On March 3, 2016 Human Rights First reported: Egypt does not explicitly criminalize same-sex activity, but that hasn’t stopped the country’s morality police from arresting, nor the Egyptian courts from convicting, men they believe to be homosexual on homophobic charges.
A new victim of this war on Egypt’s LGBT community, a doctor from Cairo, will spend the next year of his life in prison after being convicted of “inciting debauchery.” It is the most common charge the police and prosecution use against LGBT Egyptians.
A special section of Egyptian law enforcement monitors so-called “moral crimes” in the country. Typically targeting homosexual men and transgender people, this police unit increasingly monitors social media platforms to secure arrests. The doctor, whose name remains confidential, allegedly used the mobile messaging application WhatsApp to “practice immorality” and “debauchery.” Law enforcement have used Facebook, Twitter, and Grindr to target and entrap gay men, effectively taking away the ability of LGBT Egyptians to acknowledge their sexual orientation and gender identity in both the real and virtual world.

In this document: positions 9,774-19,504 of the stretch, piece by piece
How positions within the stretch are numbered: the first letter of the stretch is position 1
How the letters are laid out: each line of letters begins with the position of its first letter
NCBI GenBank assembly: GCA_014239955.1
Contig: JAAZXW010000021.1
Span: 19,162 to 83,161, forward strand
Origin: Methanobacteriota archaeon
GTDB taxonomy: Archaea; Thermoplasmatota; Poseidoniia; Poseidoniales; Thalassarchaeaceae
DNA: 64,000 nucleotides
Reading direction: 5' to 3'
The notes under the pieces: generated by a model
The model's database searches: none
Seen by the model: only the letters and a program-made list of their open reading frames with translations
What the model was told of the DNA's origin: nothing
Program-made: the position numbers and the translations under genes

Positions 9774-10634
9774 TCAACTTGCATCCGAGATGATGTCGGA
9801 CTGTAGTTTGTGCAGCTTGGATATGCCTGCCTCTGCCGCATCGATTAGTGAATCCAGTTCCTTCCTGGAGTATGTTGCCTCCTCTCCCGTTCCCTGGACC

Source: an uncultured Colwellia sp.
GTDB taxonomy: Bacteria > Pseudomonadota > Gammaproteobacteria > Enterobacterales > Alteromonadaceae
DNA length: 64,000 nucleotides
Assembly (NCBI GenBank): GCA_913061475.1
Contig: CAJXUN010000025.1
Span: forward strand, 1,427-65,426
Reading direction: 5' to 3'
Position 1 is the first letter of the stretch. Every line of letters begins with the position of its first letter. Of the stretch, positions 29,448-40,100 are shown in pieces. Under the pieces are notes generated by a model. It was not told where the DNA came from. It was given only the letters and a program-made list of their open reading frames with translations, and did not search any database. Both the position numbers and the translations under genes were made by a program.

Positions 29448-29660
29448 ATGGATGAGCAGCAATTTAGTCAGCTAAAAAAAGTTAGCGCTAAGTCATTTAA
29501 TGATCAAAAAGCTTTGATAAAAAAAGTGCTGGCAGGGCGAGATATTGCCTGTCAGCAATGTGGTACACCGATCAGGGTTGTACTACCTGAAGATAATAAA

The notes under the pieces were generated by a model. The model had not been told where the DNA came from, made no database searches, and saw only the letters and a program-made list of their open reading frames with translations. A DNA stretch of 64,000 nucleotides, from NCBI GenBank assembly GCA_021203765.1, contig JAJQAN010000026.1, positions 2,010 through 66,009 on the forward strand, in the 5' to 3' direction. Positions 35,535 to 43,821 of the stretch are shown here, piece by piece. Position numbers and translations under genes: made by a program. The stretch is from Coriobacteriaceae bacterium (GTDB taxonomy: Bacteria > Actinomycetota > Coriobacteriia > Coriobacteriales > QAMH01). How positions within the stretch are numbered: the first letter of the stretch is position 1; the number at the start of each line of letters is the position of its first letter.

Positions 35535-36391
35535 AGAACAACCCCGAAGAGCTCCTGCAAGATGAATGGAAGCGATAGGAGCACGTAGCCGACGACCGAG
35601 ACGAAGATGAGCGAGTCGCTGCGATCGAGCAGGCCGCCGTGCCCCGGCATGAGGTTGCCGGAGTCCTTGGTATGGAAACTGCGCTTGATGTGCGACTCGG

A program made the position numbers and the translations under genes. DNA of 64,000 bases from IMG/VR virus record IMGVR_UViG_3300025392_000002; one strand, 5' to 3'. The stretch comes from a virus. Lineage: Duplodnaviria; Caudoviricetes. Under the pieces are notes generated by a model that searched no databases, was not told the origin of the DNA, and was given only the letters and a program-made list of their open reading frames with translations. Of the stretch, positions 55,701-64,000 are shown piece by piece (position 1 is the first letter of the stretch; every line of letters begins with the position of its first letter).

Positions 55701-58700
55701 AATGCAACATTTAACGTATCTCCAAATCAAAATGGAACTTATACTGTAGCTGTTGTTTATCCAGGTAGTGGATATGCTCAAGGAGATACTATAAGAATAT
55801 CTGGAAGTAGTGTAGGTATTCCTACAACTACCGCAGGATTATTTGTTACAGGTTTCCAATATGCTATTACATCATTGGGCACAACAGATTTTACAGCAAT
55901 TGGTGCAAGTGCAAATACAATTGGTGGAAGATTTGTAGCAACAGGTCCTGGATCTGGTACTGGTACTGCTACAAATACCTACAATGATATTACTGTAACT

Such cases have been on the rise since the ouster of former President Mohamed Morsi in 2013. Morsi, who was a prominent member of the Muslim Brotherhood, represented a traditional adherence to political Islam. So when Egypt’s military staged a coup, new leadership needed to signal that conservative Muslim values would be respected in the new regime. The result? Immorality arrests became more frequent and more public.
Read more at LGBT People are Egypt’s Scapegoats | Human Rights First.